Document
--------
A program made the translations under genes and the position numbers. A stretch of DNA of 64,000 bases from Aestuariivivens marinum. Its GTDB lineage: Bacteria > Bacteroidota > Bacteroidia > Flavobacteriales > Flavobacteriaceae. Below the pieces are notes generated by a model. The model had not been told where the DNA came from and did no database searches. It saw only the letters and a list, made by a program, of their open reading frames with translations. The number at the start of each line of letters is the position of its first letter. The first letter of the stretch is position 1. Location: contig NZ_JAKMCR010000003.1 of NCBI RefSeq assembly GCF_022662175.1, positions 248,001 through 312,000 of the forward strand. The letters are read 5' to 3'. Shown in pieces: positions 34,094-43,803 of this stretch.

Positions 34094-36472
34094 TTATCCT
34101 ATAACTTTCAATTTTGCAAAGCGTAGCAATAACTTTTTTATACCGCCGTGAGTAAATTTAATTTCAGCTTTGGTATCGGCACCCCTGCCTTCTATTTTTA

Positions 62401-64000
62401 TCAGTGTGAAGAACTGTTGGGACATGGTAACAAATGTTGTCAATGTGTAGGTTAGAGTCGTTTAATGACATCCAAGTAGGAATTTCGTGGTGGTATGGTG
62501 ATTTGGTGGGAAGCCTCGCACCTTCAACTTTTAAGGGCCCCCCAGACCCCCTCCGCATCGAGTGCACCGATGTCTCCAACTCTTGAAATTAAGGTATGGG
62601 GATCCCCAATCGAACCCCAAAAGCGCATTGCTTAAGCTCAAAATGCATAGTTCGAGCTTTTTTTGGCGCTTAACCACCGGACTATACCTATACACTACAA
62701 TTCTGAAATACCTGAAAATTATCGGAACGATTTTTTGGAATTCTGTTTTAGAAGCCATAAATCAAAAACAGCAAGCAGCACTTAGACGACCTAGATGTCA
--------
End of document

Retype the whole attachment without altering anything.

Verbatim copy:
A program made the translations under genes and the position numbers. A stretch of DNA of 64,000 bases from Aestuariivivens marinum. Its GTDB lineage: Bacteria > Bacteroidota > Bacteroidia > Flavobacteriales > Flavobacteriaceae. Below the pieces are notes generated by a model. The model had not been told where the DNA came from and did no database searches. It saw only the letters and a list, made by a program, of their open reading frames with translations. The number at the start of each line of letters is the position of its first letter. The first letter of the stretch is position 1. Location: contig NZ_JAKMCR010000003.1 of NCBI RefSeq assembly GCF_022662175.1, positions 248,001 through 312,000 of the forward strand. The letters are read 5' to 3'. Shown in pieces: positions 34,094-43,803 of this stretch.

Positions 34094-36472
34094 TTATCCT
34101 ATAACTTTCAATTTTGCAAAGCGTAGCAATAACTTTTTTATACCGCCGTGAGTAAATTTAATTTCAGCTTTGGTATCGGCACCCCTGCCTTCTATTTTTA

Positions 62401-64000
62401 TCAGTGTGAAGAACTGTTGGGACATGGTAACAAATGTTGTCAATGTGTAGGTTAGAGTCGTTTAATGACATCCAAGTAGGAATTTCGTGGTGGTATGGTG
62501 ATTTGGTGGGAAGCCTCGCACCTTCAACTTTTAAGGGCCCCCCAGACCCCCTCCGCATCGAGTGCACCGATGTCTCCAACTCTTGAAATTAAGGTATGGG
62601 GATCCCCAATCGAACCCCAAAAGCGCATTGCTTAAGCTCAAAATGCATAGTTCGAGCTTTTTTTGGCGCTTAACCACCGGACTATACCTATACACTACAA
62701 TTCTGAAATACCTGAAAATTATCGGAACGATTTTTTGGAATTCTGTTTTAGAAGCCATAAATCAAAAACAGCAAGCAGCACTTAGACGACCTAGATGTCA